It’s getting cold and the tuna are winding down, but don’t despair. The Warrnambool region still offers a variety of winter angling options.
On the estuary scene the Curdies has continued to be the most reliable producer of bream. Quality fish are stretched along the river and are being taken on hard-bodied lures fished along the undercut edges. Frozen fish baits like grey back and glassies have also produced fish.
The Lower Moyne has produced mainly small salmon and whiting along with the odd trevally. Anglers using some of the bigger tides to access areas further upstream have also been taking some good bream. Hard-bodied lures such as SX40s and Strike Pro Minnows have worked well for these flats-dwelling bream.
The same big tides have produced some good fishing in the Lower Merri where bream, mullet and small salmon have been taken. The mouth of the Hopkins was opened in mid-May but it was a short-lived experience with the mouth quickly closing over. The combination of king tides and rain filling the river has again made bank access and boat launching difficult.
The bluefin tuna party seems be winding down. Some pretty ordinary weather and inconsistent fishing have left anglers looking forward to next year, satisfied with an awesome season this year. Tuna could still be a possibility in July though, so anyone venturing offshore for a bottom bash should keep an eye out just in case.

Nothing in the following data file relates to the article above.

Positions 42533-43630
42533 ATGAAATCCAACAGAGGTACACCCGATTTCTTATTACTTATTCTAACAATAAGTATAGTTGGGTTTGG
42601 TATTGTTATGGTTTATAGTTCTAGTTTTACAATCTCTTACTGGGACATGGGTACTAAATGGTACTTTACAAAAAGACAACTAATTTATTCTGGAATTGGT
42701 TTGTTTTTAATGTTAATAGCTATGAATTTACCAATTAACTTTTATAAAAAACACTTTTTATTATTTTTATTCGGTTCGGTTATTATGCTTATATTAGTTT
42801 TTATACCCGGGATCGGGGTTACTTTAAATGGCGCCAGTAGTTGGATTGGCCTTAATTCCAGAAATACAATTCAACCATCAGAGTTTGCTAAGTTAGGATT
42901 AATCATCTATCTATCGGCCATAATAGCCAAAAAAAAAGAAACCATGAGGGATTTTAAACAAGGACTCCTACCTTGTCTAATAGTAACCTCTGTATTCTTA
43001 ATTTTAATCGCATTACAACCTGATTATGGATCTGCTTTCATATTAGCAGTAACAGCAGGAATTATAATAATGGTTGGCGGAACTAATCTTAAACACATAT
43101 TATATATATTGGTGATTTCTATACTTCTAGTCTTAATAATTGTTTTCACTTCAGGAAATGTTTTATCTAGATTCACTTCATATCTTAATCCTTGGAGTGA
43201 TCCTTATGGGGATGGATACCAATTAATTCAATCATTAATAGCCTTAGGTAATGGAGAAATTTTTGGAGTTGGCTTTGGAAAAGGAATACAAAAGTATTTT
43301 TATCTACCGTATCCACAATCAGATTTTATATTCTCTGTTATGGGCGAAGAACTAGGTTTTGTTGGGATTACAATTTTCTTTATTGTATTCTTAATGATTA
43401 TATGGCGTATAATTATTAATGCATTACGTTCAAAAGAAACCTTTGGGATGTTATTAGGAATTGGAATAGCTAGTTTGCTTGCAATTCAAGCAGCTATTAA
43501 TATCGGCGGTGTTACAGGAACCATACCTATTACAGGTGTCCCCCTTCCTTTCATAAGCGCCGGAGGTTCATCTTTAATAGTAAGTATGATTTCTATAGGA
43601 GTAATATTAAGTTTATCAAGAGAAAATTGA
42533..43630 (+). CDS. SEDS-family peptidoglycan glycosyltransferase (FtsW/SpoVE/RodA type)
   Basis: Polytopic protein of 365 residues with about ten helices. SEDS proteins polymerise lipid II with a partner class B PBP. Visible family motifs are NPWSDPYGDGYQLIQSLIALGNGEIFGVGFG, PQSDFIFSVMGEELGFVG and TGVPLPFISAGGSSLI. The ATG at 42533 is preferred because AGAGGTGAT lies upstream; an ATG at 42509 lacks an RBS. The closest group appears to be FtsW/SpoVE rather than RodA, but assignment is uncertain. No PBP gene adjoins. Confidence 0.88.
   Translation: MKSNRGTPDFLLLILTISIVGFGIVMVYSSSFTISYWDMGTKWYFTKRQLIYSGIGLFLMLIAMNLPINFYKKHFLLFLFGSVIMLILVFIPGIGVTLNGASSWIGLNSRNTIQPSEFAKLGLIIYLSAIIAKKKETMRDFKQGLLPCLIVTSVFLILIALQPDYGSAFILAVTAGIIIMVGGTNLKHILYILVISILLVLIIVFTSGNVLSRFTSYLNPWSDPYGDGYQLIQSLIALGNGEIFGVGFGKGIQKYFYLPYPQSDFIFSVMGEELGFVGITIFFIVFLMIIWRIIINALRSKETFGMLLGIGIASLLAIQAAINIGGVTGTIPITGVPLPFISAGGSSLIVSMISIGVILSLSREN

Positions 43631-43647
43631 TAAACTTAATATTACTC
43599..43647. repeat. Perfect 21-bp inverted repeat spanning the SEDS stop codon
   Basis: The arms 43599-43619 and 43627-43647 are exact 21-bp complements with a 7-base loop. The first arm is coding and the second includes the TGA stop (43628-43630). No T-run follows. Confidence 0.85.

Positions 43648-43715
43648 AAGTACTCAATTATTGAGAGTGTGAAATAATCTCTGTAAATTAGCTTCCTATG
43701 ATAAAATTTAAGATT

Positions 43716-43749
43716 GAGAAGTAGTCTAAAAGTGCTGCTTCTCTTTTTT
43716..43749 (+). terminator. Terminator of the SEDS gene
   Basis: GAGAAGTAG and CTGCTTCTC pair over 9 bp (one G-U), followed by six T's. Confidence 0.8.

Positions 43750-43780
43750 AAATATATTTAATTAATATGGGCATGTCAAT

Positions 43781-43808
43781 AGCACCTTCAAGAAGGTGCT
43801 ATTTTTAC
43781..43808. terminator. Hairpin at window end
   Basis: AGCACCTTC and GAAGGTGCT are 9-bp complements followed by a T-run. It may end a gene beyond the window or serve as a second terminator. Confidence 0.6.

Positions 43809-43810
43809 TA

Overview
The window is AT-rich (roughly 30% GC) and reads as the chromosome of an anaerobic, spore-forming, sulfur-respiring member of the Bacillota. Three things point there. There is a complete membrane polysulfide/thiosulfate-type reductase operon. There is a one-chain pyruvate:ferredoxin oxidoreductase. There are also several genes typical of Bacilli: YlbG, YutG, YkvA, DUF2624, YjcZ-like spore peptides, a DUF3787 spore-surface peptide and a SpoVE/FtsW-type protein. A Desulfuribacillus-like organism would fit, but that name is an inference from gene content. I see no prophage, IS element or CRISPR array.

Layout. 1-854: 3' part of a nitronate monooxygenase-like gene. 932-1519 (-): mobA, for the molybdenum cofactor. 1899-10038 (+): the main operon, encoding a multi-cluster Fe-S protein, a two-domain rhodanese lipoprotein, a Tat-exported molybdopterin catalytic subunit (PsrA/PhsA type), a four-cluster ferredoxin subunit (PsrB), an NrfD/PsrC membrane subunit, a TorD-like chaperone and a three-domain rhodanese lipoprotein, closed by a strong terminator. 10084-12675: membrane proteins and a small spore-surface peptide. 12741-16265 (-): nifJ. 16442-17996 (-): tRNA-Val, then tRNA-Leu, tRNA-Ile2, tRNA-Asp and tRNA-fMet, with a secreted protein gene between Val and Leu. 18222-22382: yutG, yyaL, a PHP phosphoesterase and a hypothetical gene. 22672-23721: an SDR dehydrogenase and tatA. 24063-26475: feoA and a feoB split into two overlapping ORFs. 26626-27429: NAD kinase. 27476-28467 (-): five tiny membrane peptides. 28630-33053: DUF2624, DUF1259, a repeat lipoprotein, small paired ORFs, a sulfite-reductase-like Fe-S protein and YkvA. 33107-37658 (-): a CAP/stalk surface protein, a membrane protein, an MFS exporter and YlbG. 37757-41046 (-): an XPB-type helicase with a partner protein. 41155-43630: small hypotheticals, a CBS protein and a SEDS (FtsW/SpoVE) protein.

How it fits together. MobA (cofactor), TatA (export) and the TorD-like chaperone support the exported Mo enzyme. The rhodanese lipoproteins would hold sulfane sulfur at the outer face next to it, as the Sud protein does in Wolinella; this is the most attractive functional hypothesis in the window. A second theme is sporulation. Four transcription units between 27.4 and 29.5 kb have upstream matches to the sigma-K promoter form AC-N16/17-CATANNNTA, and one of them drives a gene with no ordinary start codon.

Of course, winter is regarded as prime salmon time along the Victorian coast and there are plenty of surf beaches in the area that can produce good bags. Already this season some quality fish to 3kg have been taken from beaches in the Peterborough area. Logans and Levis beaches at Warrnambool and East Beach at Port Fairy are other good places to break out the surf gear and try for a salmon. Often overlooked are quality yellow-eyed mullet that can also be taken along with the salmon. These mullet are often a lot better for the table than river mullet and can salvage a trip if the salmon are quiet.
Targeting salmon from small boats using lighter spin or fly gear is also popular around the more sheltered bays and inlets when a school of salmon decides to take up residence in such a location. Port Fairy Bay and the Killarney area are two areas that are often productive using this technique.
Some good trout have been taken recently as the browns start to get the spawning urge. With many streams in the region open during winter due to their ‘sea run’ classification, anglers will be able to target these fish throughout the winter. Here’s hoping we get some serious rain so that some quality floodwater trout fishing is on offer this winter.Reads: 547